“WHALE! There it is!” Jill shouted while pointing ahead of the bow.

Mere boat lengths in front of us rose the unmistakable fin of a humpback whale and I steered quickly to starboard to get Yahtzee out of its path. Just then, its massive tail gracefully broke the water close off our port side, arched skyward and then disappeared into the sea.

All of us looked at each other with huge eyes and shared a frenzied few minutes of, “Oh my … I can’t believe that just happened!” while replaying the event over and over, and from our different perspectives.

I’ve never been that close to a whale in the wild and to do it while sailing at 7.5 knots with a decent sea running was incredible. We didn’t see this one coming across our bow until the last second and, in retrospect, I wish I’d had the GoPro running to capture the moment. It was one of those sea stories that will forever be etched in my memory.

A humpback surfaces off our port bow near Mirror Harbor.

Early the next morning we were up to catch high tide and humpbacks surrounded us on our approach to Mirror Harbor on the west side of Chichagof Island. With no wind and little swell running, the scene was far less dramatic yet equally as stunning to be a part of and we watched them surface and give a spout before diving in search of breakfast.

Leaving the whales in our wake, we reached the narrow, rocky entrance to this diminutive harbor only to find it completely choked with kelp. Approaching slowly, Jill stood at the bow and I nosed Yahtzee forward before realizing that, to attempt a passage over the forest would be a fool’s errand. It was too late.

We drifted slowing into the kelp and when I spun the helm to port and gave the engine a burst to get out of there, strands of sinewy kelp clung to our rudder and a leaf blocked the engine’s water intake. Fortunately, there was still a small amount of water coming from the exhaust and when we reached clear water, I backed down to shake the kelp free. I’ve done this maneuver a number of times on race boats and we soon watched the kelp move out in front of us. With the rudder clear, we shut down the engine and rolled out the genoa. I jumped down below to check the sea strainer and found no debris. Firing the engine back up, a large amount of water poured out and, relieved, we began to alter our plans.

For cruisers, Mirror Harbor is the entrance point to White Sulfur Springs and our disappointment at not getting in washed over us. We’d heard great things about this very remote place and had made it a point to get here during our voyage to Southeast Alaska. Undeterred, and in true Yahtzee fashion, we looked at the charts and formulated a different plan for reaching the springs.

What we found was a beautiful anchorage at Porcupine Bay, which would put us somewhat near the springs. The problem with this location was that the springs themselves were 3-plus miles by sea and 5 to get to the trail at Mirror Harbor. We don’t have a fast dinghy with an outboard engine so our plan, then, was to paddle to a small cove that I’d noticed on the way in, beach the kayak and SUP, and then hike/bushwhack a mile into the springs from the back side.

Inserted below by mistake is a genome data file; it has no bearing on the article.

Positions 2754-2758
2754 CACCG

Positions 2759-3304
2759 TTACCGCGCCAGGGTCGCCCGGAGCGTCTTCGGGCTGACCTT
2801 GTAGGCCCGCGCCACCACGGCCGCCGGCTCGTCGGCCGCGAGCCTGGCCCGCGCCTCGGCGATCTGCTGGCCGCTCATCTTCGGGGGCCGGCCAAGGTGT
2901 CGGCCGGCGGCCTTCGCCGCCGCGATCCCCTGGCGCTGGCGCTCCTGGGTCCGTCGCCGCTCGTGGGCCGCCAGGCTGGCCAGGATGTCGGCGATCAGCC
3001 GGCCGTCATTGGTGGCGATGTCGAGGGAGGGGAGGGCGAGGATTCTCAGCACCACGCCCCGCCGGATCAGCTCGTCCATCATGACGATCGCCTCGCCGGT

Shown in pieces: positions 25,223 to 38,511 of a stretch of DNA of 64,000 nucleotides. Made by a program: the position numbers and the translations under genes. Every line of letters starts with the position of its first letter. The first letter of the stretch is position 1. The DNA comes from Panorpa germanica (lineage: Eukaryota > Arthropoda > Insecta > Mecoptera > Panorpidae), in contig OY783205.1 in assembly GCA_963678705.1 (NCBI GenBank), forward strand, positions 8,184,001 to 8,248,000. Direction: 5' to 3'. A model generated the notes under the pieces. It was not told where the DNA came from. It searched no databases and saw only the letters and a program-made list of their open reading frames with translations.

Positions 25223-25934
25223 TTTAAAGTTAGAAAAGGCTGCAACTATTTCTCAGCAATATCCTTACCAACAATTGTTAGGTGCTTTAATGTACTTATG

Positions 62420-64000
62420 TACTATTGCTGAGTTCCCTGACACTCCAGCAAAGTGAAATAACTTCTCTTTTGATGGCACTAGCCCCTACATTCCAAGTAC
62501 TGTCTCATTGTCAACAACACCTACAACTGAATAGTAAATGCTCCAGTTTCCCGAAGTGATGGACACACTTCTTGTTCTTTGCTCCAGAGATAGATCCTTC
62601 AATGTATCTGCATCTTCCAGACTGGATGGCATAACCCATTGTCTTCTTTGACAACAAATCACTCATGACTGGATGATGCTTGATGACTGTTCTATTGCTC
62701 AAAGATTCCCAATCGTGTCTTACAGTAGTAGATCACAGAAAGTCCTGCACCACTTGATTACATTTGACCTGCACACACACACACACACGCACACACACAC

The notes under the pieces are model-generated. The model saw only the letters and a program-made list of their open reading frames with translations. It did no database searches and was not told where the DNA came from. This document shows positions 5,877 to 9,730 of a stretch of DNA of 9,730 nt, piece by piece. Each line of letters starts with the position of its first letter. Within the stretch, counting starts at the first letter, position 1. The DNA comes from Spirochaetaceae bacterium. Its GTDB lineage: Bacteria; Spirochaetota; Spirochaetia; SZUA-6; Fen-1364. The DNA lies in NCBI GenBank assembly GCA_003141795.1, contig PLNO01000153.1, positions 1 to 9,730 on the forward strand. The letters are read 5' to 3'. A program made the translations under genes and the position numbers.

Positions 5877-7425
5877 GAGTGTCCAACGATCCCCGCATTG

Easier said than done.

I laid out the plan to everyone and we all agreed that we should at least give it a try. Off we went from Porcupine Bay not knowing how we’d end up, but we were hopeful. After a 1.5 mile paddle, we reached the rocky shore of the cove and were able to land the boats. With Magnus on my back and Jill and Porter walking, we set out into the woods to find the springs.

By land or sea, Yahtzee’s crew gets it done.

Our first obstacle came right away in the form of a small, boggy lake. My decision to go north around it brought us to a steep ridge and we found a spot that was easy enough to get up on top of it. Once on top, we found ourselves in a landscape that was pure Alaska. Part forest, part alpine tundra, we put our boots to good use and sloshed over grass and bear scat, through small streams, and in and out of sticky mud. Onward we went and in an hour’s time we could hear the sounds of waves crashing on a beach — we were getting close!

Jill and the boys pick a path through a boggy section of forest.

Sure enough, after clawing through more trees and brush and over more mud and water, we came onto a path that ran adjacent to the beach and ocean. Following the trail south, we soon came to the hot springs and celebrated by stripping down, donning suits and jumping into the empty, hot pools.

Not a bad ocean view from the bathhouse.

Warm Sulfur Springs is absolutely amazing. The parks department has built a small bathing house that is fit for a 5-star resort, and an outdoor pool nearby is slightly cooler, which makes moving back and forth between them an ideal temperature control. For kayakers and campers, a small cabin is available on a reservations only basis and a trail takes boaters back to Mirror Harbor. Our approach to getting here may have been far more adventurous, but no matter how you reach the springs, you’re doing so with the knowledge that you’re bathing in an incredible wilderness area where land and mountains meet the sea.

The cooler of the two pools was the place to be for Porter and Magnus.
Magnus didn’t want to get out.

After two hours hanging out in and around the pools, we needed to make the trek back and left relaxed and refreshed through the woods. With a better sense of the terrain we’d be covering, the hike back didn’t take nearly as long and before we knew it, our red kayak and white SUP were spotted through the trees from atop the ridge. Clamoring down to the water, we splashed the boats and paddled back to Yahtzee with an unparalleled sense of adventure and accomplishment. We might not have made it into Mirror Harbor, but we sure made it the springs.

Editors Note: Apologies for the lack of pictures. This was one of those adventures that called for being in the moment rather than capturing it.